The freedom of an innocent person should not be left up to luck, but our
fallible justice system is often a mere game of chance for those unfortunate
few sitting on the wrong side of a courtroom. Five eye-witnesses testified
at a trial that they had all seen the defendant shoot and kill a man,
so it is unsurprising that the jury found him guilty of murder.
However, the urge to find justice for the victim in this case only led
to injustice for another innocent victim. Here, the victim had been shot
in his driveway in front of six witnesses. The police had wrongfully suspected
one man in another shooting, so they showed his photograph to the witnesses
shortly after the shooting and they said he had not been the shooter.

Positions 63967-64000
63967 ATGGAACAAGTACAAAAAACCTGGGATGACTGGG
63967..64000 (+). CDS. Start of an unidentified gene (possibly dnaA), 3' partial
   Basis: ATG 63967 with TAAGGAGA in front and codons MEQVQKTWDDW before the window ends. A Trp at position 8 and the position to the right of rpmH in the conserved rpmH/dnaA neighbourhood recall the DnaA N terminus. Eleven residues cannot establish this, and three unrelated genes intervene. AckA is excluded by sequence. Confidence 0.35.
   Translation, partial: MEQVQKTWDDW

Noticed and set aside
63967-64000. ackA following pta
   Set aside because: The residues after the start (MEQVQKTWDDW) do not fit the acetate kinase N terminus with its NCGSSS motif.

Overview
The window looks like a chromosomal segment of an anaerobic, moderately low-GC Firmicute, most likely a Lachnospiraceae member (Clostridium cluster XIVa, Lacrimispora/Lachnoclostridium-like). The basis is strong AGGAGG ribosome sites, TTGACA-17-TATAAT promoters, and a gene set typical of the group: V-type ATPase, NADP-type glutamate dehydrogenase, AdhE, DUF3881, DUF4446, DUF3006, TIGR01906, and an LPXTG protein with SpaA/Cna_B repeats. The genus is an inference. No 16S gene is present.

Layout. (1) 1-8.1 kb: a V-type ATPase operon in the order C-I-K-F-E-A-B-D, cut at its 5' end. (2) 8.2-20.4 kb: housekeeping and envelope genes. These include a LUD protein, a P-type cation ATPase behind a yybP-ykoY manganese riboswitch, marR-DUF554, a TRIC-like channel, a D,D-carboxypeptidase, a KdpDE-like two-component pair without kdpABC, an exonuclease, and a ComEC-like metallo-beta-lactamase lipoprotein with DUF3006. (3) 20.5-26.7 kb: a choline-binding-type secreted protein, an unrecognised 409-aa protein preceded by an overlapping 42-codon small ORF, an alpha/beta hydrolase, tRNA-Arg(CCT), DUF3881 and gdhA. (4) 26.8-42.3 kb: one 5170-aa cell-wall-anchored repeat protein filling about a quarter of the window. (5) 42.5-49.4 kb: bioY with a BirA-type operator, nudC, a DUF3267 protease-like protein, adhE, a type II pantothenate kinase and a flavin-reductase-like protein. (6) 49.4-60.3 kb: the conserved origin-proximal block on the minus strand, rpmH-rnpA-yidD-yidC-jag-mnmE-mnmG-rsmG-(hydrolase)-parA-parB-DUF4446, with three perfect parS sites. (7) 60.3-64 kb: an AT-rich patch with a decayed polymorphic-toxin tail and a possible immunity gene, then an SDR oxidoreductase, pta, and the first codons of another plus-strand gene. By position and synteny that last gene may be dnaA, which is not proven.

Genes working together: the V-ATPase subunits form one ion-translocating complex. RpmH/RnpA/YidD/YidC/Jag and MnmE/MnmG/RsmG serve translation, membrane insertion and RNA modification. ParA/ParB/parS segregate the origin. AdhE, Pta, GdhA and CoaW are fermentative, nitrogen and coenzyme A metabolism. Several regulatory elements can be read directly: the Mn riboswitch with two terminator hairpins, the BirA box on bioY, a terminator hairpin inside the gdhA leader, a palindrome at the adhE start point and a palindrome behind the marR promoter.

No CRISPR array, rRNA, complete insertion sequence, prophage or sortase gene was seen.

At a later point, perhaps remembering his face from the photograph, one
of the witnesses picked this unlucky man out of a live lineup. This witness
told the other five witnesses the identity of the suspected shooter and
each of them then agreed.
Before trial, the witness who made the original identification recanted
that statement but the other five went forward to testify at trial. At
the defendant’s sentencing, a criminal defense attorney came forward
to inform the presiding judge that his client had been at the crime scene
and was willing to testify that the defendant had not been the shooter.
The judge was not compelled to allow this testimony and ultimately sentenced
the defendant to life in prison. Years later, a review of the case turned
up notes from an investigator that identified the man who had been prevented
from testifying as the actual shooter.
When the five witnesses learned of these notes, they all admitted that
they never actually saw the shooter. Eventually, the conviction was vacated
and the charges were dismissed, but only after an unlucky man served 20
years in prison for a crime he did not commit.